enthalpy change of reaction is the enthalpy
change when the amounts of reactants shown10 in
change when the amounts
Standard enthalpy Standard
of reactants shown in
change of
the equation react to give products under standard
the equation react to give products under combustion,
standard ∆H c combustio

O
conditions. The reactants and products must be in their
conditions. The reactants and products must be in their
standard states.
standard states. The standard enthalpy change of combus
enthalpy change when one moleTheofstandar
a subs
The
CEDAR symbol for standard enthalpy change of reaction is
COLLEGE excess oxygen under standardenthalpy
ENERGETICS
ch
conditions
The symbol for standard
ΔH . Enthalpy changes of reaction can be exothermic

O enthalpy change of reaction is excess oxyg
and products must be in their standard st
r
ΔH —Or . Enthalpy changes of reaction can be exothermic and produc
or endothermic.
56

STANDARD ENTHALPY CHANGE OF FORMATION


Definition The enthalpy change when one mole of a compound is formed in its
standard state from its elements in their standard states under standard
conditions.
Symbol ∆HOf

Values Usually, but not exclusively, exothermic.

Examples C(graphite) + O2(g) CO2(g)


H2(g) + ½O2(g) H2O(l)
2C(graphite) + ½O2(g) + 3H2(g) C2H5OH(l)

Notes There should be only one mole of product on the right side of the equation.
Elements in their standard states have zero enthalpy of formation
Carbon is usually taken as the graphite allotrope
11

STANDARD ENTHALPY CHANGE OF COMBUSTION


Definition The enthalpy change when one mole of a substance undergoes complete combustion
under standard conditions. All reactants and products are in their standard states.

Symbol ∆HOc

Values Always exothermic

Examples C(graphite) + O2(g)   CO2(g)


H2(g) + ½O2(g) H2O(l)
C2H5OH(l) + 3O2(g) 2CO2(g) + 3H2O(l)

Notes There should only one mole of what is being combusted on the left side of the equation.

To aid balancing the equation, remember that you get one carbon dioxide molecule for
every carbon atom in the original and one water molecule for every two hydrogen
atoms. When you have done this, go back and balance the oxygen.

12

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57

STANDARD ENTHALPY CHANGE OF NEUTRALISATION

Definition The enthalpy change when an acid and a base react to form one mole of
water under standard conditions.
Symbol ∆HOneutralisation

Values Exothermic

Example H+ (aq) + OH— (aq) H2O(l)

Notes A value of -57kJmol-1 is obtained when strong acids react with strong
alkalis.

13

SKILL CHECK
Classify the following reactions as standard enthalpy changes of
formation, combustion or neutralisation:
1. MgCO3 (s) MgO (s) + CO2 (g)

2. C(graphite) + O2 (g) CO2 (g)


3. HCl (g) + NH3 (g) NH4Cl (s)

4. H2 (g) + ½O2 (g) H2O (l)

14

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58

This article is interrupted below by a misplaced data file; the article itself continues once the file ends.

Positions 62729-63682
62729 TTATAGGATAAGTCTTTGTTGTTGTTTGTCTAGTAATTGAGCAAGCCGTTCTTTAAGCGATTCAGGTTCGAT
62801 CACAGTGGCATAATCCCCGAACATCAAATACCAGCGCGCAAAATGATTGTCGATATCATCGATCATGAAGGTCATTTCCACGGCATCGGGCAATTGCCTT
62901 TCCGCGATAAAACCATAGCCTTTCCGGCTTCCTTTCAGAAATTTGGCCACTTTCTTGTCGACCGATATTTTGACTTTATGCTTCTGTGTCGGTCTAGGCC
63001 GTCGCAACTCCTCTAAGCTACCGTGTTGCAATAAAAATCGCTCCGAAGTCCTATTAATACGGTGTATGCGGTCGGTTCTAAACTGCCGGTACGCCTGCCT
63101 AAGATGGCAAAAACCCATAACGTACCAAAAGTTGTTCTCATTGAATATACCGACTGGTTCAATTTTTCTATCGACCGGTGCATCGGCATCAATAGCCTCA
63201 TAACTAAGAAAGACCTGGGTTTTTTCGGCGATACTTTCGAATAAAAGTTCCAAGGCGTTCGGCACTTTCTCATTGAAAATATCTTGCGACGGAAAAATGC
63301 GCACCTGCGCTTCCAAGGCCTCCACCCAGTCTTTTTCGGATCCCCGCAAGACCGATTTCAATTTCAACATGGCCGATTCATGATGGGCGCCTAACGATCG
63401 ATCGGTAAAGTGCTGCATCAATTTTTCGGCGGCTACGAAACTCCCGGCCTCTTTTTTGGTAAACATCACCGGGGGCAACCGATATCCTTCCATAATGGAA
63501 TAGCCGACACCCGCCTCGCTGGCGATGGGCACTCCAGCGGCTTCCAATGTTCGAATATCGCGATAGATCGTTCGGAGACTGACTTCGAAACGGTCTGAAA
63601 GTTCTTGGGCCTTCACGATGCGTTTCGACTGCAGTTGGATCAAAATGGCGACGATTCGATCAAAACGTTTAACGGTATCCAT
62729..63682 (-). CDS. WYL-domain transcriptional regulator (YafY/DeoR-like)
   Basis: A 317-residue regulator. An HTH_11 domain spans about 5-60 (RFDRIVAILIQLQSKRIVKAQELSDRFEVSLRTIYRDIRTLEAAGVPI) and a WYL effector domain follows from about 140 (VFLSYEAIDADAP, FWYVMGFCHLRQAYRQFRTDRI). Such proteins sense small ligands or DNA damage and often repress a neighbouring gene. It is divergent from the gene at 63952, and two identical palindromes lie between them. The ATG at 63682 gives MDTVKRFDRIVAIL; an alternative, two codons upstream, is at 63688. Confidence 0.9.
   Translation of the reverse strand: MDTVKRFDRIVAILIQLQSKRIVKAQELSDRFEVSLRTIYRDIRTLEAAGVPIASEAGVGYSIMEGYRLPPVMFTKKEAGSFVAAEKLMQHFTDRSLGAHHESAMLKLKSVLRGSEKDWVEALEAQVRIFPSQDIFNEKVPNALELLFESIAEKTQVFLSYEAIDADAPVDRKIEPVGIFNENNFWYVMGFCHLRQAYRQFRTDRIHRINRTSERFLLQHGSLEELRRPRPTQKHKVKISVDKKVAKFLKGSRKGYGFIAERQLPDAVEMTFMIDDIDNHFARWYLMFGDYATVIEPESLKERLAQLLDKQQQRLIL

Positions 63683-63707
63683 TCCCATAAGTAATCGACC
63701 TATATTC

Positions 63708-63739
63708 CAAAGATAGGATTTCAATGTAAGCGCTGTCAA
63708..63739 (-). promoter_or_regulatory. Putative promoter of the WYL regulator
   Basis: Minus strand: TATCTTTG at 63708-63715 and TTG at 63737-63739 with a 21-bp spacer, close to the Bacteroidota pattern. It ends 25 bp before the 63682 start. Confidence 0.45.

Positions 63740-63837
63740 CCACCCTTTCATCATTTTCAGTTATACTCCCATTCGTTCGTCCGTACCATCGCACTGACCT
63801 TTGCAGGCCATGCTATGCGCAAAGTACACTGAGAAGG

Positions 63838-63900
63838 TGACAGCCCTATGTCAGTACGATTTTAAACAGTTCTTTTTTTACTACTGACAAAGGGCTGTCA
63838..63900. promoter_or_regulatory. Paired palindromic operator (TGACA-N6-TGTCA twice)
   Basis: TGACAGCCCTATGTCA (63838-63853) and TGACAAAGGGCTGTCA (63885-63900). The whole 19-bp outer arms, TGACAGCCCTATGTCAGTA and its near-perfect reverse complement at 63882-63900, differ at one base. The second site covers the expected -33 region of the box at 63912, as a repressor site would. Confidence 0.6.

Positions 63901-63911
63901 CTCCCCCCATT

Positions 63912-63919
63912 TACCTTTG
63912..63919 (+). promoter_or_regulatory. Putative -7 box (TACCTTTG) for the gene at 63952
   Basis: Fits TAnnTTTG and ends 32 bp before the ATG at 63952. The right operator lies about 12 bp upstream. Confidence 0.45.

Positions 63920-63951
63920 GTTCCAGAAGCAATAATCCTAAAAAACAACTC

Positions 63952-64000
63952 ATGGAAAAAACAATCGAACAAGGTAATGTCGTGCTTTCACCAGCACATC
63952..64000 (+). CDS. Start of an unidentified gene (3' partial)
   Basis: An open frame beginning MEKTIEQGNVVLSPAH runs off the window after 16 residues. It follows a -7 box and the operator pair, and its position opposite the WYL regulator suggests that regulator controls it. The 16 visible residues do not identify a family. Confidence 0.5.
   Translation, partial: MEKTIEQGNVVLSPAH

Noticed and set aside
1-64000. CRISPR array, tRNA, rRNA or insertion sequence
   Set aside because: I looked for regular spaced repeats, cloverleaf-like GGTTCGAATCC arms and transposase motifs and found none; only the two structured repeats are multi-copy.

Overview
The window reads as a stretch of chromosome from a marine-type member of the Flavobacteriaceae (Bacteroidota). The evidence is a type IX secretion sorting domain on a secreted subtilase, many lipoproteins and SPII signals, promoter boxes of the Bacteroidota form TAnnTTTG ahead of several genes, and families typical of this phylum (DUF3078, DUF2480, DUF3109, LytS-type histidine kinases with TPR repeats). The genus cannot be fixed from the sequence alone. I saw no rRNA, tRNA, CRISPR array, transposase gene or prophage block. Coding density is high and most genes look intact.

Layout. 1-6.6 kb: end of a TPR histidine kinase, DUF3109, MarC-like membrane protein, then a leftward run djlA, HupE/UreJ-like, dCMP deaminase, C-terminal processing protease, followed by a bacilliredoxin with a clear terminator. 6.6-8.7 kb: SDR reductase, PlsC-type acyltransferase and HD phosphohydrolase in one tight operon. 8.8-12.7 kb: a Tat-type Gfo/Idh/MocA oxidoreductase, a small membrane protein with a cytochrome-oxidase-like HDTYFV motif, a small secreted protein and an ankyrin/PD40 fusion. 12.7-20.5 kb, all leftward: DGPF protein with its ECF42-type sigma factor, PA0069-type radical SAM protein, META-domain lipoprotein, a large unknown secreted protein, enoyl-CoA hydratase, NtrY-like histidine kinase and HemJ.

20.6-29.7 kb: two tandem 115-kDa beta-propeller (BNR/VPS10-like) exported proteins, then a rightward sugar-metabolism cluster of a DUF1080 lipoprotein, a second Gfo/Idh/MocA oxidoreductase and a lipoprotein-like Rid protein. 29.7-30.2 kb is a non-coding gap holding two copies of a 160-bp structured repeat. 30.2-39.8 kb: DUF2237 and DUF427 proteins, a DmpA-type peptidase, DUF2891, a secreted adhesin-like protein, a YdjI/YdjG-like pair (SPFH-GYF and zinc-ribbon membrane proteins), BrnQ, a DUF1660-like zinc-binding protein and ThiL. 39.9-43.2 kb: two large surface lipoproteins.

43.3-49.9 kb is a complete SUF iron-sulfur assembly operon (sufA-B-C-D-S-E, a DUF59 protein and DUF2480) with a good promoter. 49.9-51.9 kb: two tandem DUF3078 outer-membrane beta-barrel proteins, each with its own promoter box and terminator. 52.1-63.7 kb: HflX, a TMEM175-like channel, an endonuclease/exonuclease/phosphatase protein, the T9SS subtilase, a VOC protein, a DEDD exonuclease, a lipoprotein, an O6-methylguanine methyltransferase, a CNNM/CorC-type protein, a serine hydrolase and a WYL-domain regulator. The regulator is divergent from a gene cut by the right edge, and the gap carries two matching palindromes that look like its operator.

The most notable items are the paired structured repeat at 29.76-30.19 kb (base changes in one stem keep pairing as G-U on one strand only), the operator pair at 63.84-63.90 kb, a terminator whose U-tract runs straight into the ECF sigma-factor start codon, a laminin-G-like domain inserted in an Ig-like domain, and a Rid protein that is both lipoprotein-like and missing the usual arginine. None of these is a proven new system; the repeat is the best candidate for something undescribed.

5 Energy changes in chemistry


MEASURING
5 ENTHALPY CHANGES Energy changes in chemistry

Calorimetry 5.2 enthalpy


is used to measure Measuring enthalpy changes directly
changes.
Figure 5.7 In a bomb calorimeter, accurate
It usually involves values
heating Exothermic
(or cooling)
of the enthalpy known and
change of combustion endothermic
amounts of water.reactions
thermometer
can be measured because heat losses to the air
are minimised. The Law of Conservation of Energy states that energy cannot be created or destroyed;
Many reactions take place in aqueous
it can only be solution
converted into– reactants
another and/or products
form of energy.

dissolved in water - so water isThe enthalpy change of a reaction usually appears as heat, which means that there is
the natural choice to measure a variety of
a temperature change. If the products have less enthalpy than the reactants, there is
an enthalpy decrease during the reaction water (∆H is negative) and an equivalent amount
enthalpy changes. of heat energy must be given out by the reaction; the reaction is said to be
exothermic. The heat given out is passed to the surroundings – that is, the ‘bomb’
calorimeter
The enthalpy change of reaction causes
environment thethetemperature
around reaction – where itof canthe water to
be measured. change:
Most chemical
reactions are exothermic, but there are some in which the enthalpy increases (∆H is oxygen under pressure
and the reaction is then said to be endothermic. These reactions take in
Endothermic reactions take positive), in energy, temperature of water falls.
heat from the surroundings because the enthalpy of the products is more than the
exothermic reactions, ∆H is heated wire crucible containing
enthalpy of the reactants. to ignite sample fuel under test
Exothermic reactions give energy
negative. The temperature of the It is notout, temperature